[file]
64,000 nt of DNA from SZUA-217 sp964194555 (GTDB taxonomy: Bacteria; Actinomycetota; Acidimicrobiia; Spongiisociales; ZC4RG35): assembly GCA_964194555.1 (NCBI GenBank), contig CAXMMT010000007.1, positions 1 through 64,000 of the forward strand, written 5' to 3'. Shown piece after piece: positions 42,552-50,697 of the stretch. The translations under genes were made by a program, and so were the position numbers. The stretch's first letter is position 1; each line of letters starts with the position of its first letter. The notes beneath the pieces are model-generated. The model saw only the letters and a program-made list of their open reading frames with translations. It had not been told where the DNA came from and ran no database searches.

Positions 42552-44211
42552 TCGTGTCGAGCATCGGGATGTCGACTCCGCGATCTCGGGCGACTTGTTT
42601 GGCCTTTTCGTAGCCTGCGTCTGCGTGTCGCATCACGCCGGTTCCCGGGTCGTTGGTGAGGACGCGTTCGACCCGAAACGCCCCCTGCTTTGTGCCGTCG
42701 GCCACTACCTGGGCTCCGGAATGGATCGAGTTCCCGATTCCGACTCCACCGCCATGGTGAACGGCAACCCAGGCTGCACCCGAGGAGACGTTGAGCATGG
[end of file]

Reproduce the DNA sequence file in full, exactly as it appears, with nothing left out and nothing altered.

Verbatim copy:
64,000 nt of DNA from SZUA-217 sp964194555 (GTDB taxonomy: Bacteria; Actinomycetota; Acidimicrobiia; Spongiisociales; ZC4RG35): assembly GCA_964194555.1 (NCBI GenBank), contig CAXMMT010000007.1, positions 1 through 64,000 of the forward strand, written 5' to 3'. Shown piece after piece: positions 42,552-50,697 of the stretch. The translations under genes were made by a program, and so were the position numbers. The stretch's first letter is position 1; each line of letters starts with the position of its first letter. The notes beneath the pieces are model-generated. The model saw only the letters and a program-made list of their open reading frames with translations. It had not been told where the DNA came from and ran no database searches.

Positions 42552-44211
42552 TCGTGTCGAGCATCGGGATGTCGACTCCGCGATCTCGGGCGACTTGTTT
42601 GGCCTTTTCGTAGCCTGCGTCTGCGTGTCGCATCACGCCGGTTCCCGGGTCGTTGGTGAGGACGCGTTCGACCCGAAACGCCCCCTGCTTTGTGCCGTCG
42701 GCCACTACCTGGGCTCCGGAATGGATCGAGTTCCCGATTCCGACTCCACCGCCATGGTGAACGGCAACCCAGGCTGCACCCGAGGAGACGTTGAGCATGG